Sill Repair


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Old 12-11-06, 06:28 PM
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Sill Repair

We have an "A" frame house. Along the entire front is a concrete ledge that is about 18" wide. When we moved into the house we found out the front sill of the house was completely rotten and we rebuilt the affected wall and sill. We used pressure treated lumber and put down a good amount of sealant under the sill and along the interior and exterior edges. Water continues to seep in when it rains heavily. Water just puddles right against the trim and it comes in under the sill. It's bad enough we can't complete the dry wall and trim work inside.

Does anyone have any help they can offer to end this leak short of rebuilding the entire front ledge?
 
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Old 12-12-06, 06:46 AM
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Hello, can you build up the ledge so that the water drains off instead of pooling against the wood sill? I assume you caulked the space between the ledge and the sill? How about cutting a treated piece of wood at a taper or wedge shape and then using some of the great adhesives that comes in caulking tubes to glue it down on the ledge and the right angle butted up against the sill? Paint and caulk this, so that water will run away from the sill.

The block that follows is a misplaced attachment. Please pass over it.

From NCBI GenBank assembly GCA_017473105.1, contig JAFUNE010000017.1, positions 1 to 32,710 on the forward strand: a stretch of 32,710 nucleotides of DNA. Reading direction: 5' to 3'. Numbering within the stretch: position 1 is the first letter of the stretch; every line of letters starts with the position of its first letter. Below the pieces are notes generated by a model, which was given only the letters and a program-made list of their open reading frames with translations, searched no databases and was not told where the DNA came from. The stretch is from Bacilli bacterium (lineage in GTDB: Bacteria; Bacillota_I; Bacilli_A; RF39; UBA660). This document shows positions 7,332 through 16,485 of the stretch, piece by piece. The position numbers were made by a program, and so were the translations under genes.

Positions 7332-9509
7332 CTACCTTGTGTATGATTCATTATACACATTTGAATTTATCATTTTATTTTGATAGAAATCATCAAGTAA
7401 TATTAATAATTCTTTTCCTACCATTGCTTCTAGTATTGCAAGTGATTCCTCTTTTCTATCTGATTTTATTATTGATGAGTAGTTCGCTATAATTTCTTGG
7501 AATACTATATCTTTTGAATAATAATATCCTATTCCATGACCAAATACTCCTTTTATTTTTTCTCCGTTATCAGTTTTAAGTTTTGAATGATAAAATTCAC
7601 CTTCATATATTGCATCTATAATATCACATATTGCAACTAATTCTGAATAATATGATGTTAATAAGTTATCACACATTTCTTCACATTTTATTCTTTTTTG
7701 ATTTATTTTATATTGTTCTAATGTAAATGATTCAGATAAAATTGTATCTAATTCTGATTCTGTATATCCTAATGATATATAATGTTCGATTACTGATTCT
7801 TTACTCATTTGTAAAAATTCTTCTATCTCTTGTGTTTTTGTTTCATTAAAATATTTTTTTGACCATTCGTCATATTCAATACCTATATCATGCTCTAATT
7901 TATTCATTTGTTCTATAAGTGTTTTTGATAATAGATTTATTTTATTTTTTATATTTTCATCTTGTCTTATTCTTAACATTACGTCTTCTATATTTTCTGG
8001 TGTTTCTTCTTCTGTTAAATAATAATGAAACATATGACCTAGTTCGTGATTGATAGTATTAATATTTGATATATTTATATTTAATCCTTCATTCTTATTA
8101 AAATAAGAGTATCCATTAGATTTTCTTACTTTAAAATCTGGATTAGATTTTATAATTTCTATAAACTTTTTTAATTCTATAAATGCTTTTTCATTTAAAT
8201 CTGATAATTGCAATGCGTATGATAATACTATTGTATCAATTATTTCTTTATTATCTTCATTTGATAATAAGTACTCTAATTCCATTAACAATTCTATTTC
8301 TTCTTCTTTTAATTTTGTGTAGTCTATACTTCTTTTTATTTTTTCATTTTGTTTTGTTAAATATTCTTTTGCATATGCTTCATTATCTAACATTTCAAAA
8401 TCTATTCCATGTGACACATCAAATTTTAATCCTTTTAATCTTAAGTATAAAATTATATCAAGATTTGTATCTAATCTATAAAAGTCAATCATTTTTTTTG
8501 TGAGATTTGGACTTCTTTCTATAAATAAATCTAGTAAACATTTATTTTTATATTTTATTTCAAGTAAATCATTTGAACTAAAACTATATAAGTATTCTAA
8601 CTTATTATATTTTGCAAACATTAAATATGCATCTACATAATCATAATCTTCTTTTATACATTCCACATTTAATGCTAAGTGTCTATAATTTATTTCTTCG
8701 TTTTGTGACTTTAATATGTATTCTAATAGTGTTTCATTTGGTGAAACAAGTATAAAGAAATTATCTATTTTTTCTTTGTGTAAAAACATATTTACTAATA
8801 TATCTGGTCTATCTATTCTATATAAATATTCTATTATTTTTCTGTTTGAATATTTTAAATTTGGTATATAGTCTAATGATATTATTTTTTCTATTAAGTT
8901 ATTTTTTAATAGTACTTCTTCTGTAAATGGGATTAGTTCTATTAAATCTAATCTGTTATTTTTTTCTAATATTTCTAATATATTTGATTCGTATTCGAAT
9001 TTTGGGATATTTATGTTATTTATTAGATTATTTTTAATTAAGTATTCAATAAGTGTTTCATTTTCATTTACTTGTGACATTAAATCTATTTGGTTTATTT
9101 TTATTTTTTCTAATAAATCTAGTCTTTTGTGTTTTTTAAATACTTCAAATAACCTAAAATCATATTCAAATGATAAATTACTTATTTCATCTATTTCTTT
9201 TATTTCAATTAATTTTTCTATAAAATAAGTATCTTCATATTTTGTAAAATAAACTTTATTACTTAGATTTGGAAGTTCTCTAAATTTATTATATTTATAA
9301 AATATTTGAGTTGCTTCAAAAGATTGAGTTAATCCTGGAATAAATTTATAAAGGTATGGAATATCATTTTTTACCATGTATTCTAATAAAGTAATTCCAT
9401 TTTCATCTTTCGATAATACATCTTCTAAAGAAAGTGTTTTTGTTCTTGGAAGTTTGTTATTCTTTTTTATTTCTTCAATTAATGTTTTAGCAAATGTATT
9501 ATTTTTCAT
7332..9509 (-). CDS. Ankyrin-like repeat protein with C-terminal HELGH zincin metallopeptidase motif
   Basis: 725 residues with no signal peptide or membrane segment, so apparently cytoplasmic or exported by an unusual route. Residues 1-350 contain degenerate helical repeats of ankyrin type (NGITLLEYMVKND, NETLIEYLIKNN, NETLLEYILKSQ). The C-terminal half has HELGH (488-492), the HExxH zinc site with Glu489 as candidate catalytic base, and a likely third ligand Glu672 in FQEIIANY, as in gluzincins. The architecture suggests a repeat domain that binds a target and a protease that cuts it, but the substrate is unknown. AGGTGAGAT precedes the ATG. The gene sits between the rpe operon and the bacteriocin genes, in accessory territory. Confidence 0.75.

Maybe I don't completely see in my mind your problem? There must be a method to aid in this issue though.



Dale
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Old 12-12-06, 07:37 AM
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actually I think you've got an accurate picture in your head.

We've tried about every type of caulk and adhesive known to man but they all just crack and peel away after a short while. I think it has to do with the temperature extremes we experience.

What I've got in my head to try but don't know if there is such a product is something similar to spray on bed liner for pickups. Spray the ledge and the wall about 3 inches up. At this point I couldn't care less if it was black at least then I could do the drywall work and trim work in the livingroom and paint my walls.
 
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Old 12-12-06, 03:24 PM
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As you have discovered, when repairing water damage it is necessary to address the drainage problem that caused the problem in the first place.

Smith Brother is on the right track, building up an angled surface on the ledge so that water drains off away from the wall. To this I would add metal flashing, tucked up under whatever the exterior wall surface material is, down to the joint between wall and ledge, and extending out over the (new) sloping surface. This way you don't have to rely on caulk or adhesive to stand up to the weather.
 
 

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